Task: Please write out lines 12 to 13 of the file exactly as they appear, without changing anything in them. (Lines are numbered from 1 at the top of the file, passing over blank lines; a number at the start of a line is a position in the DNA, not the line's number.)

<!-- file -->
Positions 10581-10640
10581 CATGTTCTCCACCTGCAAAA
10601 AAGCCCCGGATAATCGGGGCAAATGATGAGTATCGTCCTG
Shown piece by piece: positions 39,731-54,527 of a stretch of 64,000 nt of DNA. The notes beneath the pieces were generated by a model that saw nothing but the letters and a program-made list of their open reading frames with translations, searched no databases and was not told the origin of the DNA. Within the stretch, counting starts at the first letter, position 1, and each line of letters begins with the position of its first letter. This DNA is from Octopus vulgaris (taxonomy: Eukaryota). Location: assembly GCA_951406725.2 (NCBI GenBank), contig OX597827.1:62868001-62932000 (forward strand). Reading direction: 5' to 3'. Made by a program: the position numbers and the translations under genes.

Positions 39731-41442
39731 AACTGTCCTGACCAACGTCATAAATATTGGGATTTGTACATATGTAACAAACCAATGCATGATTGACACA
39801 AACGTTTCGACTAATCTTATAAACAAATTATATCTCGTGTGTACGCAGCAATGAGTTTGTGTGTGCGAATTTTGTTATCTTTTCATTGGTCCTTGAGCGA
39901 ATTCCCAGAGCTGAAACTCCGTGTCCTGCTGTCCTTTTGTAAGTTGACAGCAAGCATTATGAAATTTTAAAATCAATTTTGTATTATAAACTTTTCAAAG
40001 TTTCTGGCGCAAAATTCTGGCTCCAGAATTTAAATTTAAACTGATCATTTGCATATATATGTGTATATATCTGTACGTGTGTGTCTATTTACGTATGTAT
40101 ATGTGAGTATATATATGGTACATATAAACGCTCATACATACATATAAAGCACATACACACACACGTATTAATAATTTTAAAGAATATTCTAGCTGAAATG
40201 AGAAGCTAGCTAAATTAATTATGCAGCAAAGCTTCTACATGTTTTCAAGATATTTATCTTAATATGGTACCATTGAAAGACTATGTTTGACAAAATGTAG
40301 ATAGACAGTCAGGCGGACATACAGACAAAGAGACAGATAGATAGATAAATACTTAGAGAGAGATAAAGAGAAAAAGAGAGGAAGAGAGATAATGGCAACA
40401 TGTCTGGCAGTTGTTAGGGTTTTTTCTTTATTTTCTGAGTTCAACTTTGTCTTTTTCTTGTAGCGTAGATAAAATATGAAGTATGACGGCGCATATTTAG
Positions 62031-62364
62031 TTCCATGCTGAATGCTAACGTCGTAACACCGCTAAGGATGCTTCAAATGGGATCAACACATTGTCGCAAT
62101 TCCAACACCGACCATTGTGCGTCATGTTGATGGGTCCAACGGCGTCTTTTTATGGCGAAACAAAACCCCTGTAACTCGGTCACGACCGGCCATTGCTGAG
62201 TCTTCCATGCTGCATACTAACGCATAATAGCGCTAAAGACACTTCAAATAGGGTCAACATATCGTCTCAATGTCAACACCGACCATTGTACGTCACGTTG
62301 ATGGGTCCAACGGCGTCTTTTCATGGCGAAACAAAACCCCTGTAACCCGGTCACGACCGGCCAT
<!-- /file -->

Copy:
40301 ATAGACAGTCAGGCGGACATACAGACAAAGAGACAGATAGATAGATAAATACTTAGAGAGAGATAAAGAGAAAAAGAGAGGAAGAGAGATAATGGCAACA
40401 TGTCTGGCAGTTGTTAGGGTTTTTTCTTTATTTTCTGAGTTCAACTTTGTCTTTTTCTTGTAGCGTAGATAAAATATGAAGTATGACGGCGCATATTTAG